Choice Theory - William Glasser
Choice theory is based on the ideas that all we do is behave and that most of our behavior is chosen with drives, which originate by our genes to satisfy five basic needs:
- love and belonging,
- freedom and
The most important need is love and belonging, which is represented in the closeness and connectedness we have with the people we care about that is necessary for us to satisfy all our needs.
Choice theories - Seven Caring Habits are to replace the old external control psychology with its Seven Deadly Habits.
Seven Caring Habits
- Negotiating differences
Seven Deadly Habits
- Bribing, rewarding to control
The seven deadly habits result from the external control, presently used by almost all people in the world. It is destructive to relationships by creating interactions that disconnection us from each other and result in human problems: mental illness, drug addiction, violence, crime, school failure, spousal abuse, and such.
The Ten Axioms of Choice Theory
- The only person whose behavior we can control is our own.
- All we can give another person is information.
- All long-lasting psychological problems are relationship problems.
- The problem relationship is always part of our present life.
- What happened in the past has everything to do with what we are today, but we can only satisfy our basic needs right now and plan to continue satisfying them in the future.
- We can only satisfy our needs by satisfying the pictures in our Quality World.
- All we do is behave.
- All behavior is Total Behavior and is made up of four components: acting, thinking, feeling and physiology.
- All Total Behavior is chosen, but we only have direct control over the acting and thinking components. We can only control our feeling and physiology indirectly through how we choose to act and think.
- All Total Behavior is designated by verbs and named by the part that is the most recognizable.
Key ideas of William Glasser
Human progress is measure by better relationships in marriage, family, work, and school.
Students feel pleasure when their basic needs are met and frustration when they are not.
Success is dependent on good relationships.
At least half of today's students will not commit themselves to learning if they find their school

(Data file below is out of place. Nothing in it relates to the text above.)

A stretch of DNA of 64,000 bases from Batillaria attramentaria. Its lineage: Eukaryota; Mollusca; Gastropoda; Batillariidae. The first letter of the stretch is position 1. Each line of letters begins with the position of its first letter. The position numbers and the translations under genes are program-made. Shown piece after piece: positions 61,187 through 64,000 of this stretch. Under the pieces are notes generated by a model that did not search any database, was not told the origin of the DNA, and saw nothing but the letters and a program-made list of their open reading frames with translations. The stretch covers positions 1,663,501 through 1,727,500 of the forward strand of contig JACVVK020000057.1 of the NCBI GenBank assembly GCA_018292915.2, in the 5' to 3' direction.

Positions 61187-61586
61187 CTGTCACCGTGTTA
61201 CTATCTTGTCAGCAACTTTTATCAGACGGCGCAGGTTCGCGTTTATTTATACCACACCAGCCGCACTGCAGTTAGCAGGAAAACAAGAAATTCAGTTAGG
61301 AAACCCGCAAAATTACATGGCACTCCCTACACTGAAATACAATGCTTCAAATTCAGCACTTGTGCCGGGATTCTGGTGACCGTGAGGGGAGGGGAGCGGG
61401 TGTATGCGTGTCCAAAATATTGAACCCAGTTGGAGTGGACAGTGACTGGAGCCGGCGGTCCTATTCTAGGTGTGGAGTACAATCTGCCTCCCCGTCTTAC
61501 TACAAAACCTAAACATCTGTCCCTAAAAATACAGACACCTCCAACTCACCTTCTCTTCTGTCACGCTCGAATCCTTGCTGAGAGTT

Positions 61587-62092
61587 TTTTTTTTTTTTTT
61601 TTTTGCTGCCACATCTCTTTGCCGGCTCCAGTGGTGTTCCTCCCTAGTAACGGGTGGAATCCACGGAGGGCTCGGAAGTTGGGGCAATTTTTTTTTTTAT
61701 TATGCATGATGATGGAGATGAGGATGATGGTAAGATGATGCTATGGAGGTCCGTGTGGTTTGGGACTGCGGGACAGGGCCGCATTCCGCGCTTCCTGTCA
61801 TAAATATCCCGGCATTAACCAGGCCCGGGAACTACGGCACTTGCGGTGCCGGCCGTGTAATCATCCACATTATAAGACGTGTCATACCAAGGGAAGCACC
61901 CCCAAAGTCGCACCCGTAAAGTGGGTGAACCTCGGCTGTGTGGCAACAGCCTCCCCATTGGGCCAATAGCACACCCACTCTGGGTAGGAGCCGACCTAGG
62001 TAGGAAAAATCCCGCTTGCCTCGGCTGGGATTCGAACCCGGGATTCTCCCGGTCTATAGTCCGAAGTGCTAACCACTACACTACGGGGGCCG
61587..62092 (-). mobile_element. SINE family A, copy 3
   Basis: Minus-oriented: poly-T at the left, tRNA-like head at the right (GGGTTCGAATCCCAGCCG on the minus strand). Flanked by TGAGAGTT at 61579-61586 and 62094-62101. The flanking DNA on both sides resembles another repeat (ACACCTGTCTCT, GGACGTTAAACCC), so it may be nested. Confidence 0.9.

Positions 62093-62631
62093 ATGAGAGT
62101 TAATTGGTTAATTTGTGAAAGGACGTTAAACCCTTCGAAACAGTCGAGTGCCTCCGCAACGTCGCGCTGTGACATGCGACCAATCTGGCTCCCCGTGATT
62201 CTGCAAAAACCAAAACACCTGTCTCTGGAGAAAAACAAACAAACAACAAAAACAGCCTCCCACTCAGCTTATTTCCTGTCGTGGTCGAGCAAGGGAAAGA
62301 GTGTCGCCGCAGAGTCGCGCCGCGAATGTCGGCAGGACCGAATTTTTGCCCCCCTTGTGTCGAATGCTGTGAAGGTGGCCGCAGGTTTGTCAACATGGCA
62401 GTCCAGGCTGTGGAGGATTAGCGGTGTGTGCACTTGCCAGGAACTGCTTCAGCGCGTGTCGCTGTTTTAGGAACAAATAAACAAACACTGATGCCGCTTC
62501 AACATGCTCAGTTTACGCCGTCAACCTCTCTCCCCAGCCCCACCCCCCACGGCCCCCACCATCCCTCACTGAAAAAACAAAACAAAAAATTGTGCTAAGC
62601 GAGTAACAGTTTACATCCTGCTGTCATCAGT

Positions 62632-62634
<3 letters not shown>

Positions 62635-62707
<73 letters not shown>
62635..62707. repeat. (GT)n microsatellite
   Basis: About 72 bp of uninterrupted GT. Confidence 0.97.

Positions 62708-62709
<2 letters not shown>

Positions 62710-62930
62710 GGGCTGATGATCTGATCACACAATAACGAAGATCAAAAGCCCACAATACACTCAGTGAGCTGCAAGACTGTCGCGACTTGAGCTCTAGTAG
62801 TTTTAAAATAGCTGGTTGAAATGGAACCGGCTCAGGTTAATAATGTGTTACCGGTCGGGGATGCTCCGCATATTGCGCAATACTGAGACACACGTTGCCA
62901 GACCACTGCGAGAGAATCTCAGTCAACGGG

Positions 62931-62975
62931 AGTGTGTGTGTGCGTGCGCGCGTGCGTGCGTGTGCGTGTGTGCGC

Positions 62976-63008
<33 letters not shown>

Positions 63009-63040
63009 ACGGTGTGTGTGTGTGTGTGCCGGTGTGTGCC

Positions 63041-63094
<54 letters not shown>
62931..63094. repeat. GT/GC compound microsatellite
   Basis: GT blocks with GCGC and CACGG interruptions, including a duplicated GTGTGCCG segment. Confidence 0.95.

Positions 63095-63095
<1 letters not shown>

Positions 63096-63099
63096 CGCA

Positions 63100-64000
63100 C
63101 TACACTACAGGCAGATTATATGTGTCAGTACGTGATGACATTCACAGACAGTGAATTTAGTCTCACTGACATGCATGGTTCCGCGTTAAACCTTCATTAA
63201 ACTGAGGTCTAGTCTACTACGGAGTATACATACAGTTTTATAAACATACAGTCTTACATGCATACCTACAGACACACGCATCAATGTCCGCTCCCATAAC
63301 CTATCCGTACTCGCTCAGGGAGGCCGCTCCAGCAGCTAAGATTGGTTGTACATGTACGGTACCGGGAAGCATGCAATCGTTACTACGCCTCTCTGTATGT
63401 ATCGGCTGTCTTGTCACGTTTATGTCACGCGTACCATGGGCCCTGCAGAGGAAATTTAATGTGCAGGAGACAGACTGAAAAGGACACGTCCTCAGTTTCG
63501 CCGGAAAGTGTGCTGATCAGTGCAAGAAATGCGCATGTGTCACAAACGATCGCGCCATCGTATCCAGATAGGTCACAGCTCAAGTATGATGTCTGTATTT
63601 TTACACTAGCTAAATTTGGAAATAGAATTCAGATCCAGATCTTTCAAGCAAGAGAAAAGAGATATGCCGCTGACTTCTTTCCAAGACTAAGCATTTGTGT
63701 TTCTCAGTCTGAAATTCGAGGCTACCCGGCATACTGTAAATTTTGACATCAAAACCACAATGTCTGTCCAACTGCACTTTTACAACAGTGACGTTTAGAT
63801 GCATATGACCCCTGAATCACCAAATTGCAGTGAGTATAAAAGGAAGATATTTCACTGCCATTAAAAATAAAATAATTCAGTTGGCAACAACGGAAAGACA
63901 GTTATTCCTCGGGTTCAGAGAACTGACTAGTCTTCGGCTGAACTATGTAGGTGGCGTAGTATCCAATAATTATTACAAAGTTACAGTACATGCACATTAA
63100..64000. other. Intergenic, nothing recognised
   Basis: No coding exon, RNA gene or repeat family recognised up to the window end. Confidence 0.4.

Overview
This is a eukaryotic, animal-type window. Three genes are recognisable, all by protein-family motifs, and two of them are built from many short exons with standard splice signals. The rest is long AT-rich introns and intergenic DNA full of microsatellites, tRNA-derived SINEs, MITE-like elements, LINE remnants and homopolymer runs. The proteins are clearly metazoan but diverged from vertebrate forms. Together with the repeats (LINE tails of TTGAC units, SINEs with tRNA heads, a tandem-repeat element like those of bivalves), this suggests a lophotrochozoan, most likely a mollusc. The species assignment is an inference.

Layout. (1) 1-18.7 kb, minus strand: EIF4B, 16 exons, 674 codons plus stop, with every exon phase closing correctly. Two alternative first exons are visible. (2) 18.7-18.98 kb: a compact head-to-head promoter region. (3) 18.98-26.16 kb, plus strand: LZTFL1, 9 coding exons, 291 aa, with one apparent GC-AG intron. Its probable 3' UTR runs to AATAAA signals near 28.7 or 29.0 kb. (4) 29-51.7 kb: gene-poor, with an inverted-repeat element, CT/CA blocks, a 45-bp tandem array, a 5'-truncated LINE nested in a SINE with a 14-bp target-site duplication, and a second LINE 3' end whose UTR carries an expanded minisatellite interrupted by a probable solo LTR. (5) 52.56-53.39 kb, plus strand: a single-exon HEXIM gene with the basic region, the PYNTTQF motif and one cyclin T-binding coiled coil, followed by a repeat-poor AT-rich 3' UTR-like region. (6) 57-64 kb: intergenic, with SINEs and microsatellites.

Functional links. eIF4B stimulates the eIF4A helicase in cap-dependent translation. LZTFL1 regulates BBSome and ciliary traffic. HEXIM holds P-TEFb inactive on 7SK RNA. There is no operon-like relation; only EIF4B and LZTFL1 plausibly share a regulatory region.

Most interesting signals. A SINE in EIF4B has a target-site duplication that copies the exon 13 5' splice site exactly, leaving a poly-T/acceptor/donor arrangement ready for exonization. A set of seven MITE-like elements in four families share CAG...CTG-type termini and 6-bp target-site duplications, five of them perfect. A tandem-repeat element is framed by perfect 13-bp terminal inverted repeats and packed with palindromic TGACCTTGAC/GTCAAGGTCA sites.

experience boring, frustrating, or otherwise dissatisfying.
Few students in today's schools do their best work.
Today's schools must create quality conditions in which fewer students and teachers are frustrated.
What schools require is a new commitment to quality education.
The school curriculum should be limited to learnings that have usefulness or other relevance in students'
Students should be allowed to acquire in-depth information about topics they recognize as being useful
or relevant in their lives.
Students show that quality learning has occurred when able to demonstrate or explain how, why, and
where their learnings are valuable.
Teachers, instead of scolding, coercing, or punishing, should try to befriend their students, provide
encouragement and stimulation, and show an unending willingness to help.
Teachers who dictate procedures, order students to work, and berate them (using sarcasm and ridicule)
when they do not, are increasingly ineffective with today's students.
Teachers who provide a stimulating learning environment, encourage students, and help them as much
as possible are most effective with today's learners.
What Glasser believes and proposes:
- The school curriculum must be organized to meet students' needs for survival, belonging, power, fun,
- Education which does not give priority to meeting student needs is bound to fail.
- Quality schoolwork and self-evaluation (of quality) by students must replace the fragmented and
boring requirements on which students are typically tested and evaluated.